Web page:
Automotives Prepare for Greener Future, Face Serious Supply Issues


Zsuzsanna Bonnár-Csonka

The Hungarian automotive sector is undergoing a significant transformation, with more environmentally friendly and sustainable vehicle manufacturing on the rise. However, global supply chain issues are hitting the industry hard. Just as it was switching into a more optimistic post-pandemic mode, the war in Ukraine erupted.

In line with the European Union’s commitment to global climate action under the Paris Agreement, the bloc is targeting becoming climate-neutral by 2050. In less than three decades, national economies are supposed to operate with net-zero greenhouse gas emissions, meaning automotive companies in Hungary, as elsewhere in the EU, have started improving operations.

“The Suzuki Group and Magyar Suzuki are committed to a greener future and see great potential in automation. It is important for our company to use the latest and best technologies to robotize as much as possible to ensure high brand quality,” Zsuzsanna Bonnár-Csonka, head of corporate communication and CSR at Magyar Suzuki, tells the Budapest Business Journal.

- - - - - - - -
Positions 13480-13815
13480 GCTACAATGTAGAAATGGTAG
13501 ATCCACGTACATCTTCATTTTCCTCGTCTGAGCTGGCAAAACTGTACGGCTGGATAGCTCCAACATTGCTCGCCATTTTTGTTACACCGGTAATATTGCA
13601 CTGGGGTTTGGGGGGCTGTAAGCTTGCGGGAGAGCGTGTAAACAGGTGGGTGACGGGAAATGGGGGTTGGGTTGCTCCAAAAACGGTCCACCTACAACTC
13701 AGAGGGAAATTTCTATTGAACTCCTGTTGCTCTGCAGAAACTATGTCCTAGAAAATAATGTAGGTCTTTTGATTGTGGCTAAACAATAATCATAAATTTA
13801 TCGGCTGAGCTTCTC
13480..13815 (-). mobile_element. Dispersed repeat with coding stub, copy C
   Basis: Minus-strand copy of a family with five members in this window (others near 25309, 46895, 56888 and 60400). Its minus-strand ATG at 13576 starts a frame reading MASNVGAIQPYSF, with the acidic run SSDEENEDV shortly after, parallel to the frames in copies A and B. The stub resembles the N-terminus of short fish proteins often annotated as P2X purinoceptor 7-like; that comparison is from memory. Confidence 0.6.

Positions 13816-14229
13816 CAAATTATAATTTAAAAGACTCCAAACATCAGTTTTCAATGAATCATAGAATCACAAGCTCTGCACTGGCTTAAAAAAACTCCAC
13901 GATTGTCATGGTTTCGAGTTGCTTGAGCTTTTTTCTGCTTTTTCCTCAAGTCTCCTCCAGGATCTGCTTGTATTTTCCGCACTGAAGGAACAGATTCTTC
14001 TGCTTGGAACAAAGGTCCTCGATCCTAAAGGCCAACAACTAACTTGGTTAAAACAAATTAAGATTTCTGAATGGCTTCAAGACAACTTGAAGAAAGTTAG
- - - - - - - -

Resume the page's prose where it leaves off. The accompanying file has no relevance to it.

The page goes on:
Since 2016, the Hungarian operation has been undertaking a multi-stage innovation process, in which the firm is implementing significant development of robotics production technology.

“By 2050, our group wants to operate with carbon-neutral plants and product portfolio all over the world, and this is also true for Magyar Suzuki Corporation,” Bonnár-Csonka says.

In accordance with EU regulations on emissions, Magyar Suzuki, therefore, started series production of hybrid versions of the Vitara and SX4 S-Cross models at the Hungarian Esztergom plant in 2019. A year later, 65% of the Hungarian production was already hybrid.